Debugging messages can be turned on or off at run time, both programmatically and interactively. Applications can control debugging by invoking operations on selected Classes or Objects. The Choices command interpreter provides an interactive interface to these debugging operations. One can also use a standard debugger such as gdb to control the Choices object-oriented debugging facility.
The debugging facility is implemented as a set of operations on Objects and Class, plus statements at the beginning and end of each member function. Operations on objects are divided into four categories: constructors and destructors, reference-counting functions, public member functions, and private member functions. For any class of objects, one can choose to display information about the invocations of any combination of these four types of operations.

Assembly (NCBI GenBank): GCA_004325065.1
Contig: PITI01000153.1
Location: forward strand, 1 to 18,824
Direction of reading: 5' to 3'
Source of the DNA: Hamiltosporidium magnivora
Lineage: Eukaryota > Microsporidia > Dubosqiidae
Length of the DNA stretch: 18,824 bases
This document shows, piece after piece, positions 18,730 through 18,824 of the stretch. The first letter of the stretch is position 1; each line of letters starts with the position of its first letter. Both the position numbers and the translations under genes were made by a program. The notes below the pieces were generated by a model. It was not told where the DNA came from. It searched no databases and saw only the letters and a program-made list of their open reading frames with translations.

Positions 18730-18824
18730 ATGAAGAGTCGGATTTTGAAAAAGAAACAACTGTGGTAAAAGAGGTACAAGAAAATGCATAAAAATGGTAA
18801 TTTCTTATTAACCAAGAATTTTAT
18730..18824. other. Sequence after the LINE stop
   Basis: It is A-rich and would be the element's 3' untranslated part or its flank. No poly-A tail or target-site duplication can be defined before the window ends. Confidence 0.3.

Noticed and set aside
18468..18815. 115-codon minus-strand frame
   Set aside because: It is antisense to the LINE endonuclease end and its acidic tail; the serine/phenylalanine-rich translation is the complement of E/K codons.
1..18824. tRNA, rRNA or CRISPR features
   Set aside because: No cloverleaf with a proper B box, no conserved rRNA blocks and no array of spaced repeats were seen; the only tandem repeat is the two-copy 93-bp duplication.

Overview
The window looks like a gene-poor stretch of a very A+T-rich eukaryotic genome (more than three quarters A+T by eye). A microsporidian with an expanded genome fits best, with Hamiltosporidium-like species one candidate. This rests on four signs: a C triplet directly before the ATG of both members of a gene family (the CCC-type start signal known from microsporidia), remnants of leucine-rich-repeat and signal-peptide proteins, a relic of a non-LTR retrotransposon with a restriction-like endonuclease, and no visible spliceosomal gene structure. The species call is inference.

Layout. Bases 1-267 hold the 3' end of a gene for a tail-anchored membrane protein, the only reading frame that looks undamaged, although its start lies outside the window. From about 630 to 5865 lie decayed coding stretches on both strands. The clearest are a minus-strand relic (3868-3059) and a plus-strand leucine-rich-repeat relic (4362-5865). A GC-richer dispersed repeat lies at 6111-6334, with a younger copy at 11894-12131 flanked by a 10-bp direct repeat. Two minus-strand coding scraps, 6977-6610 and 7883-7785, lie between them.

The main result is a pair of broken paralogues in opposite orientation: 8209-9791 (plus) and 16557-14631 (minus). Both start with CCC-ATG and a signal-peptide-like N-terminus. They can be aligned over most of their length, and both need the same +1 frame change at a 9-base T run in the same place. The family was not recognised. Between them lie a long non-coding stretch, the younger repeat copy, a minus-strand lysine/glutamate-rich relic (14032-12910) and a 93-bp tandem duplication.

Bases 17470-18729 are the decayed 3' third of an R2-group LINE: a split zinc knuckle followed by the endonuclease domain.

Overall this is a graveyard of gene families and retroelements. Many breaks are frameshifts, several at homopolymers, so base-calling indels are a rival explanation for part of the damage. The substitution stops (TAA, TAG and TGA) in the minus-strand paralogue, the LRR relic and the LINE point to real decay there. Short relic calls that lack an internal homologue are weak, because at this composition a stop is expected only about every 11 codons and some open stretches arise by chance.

Object-oriented operating systems can have a comparable performance to existing systems [9, 11, 21]. In this section, we review briefly the performance of our operating system on two architectures: the SPARCstation2 and the Encore Multimax NS32332 shared-memory multiprocessor.
Table 1 shows the context switch times between two application processes. This includes the time to find a new process to run. Next, it shows the time for trapping into the kernel using the Choices object-oriented application interface, the Proxy Call mechanism. The time for trapping into the kernel and calling a method on a kernel object increases by 5 [mu] sec on the SPARCstation2 and by 30 [mu] on the Encore Multimax for each additional object passed. Last is shown the round-trip, send-reply time for a 32-byte message sent from process to process over a 10Mb/sec Ethernet interconnecting two Choices SPARCstations. This is compared with the time for sending the same message from one application to another on the same Choices Encore Multimax shared-memory multiprocessor. Such numbers compare favorably with existing operating systems [1, 25]. Further specializations of Choices continue to improve the performance numbers.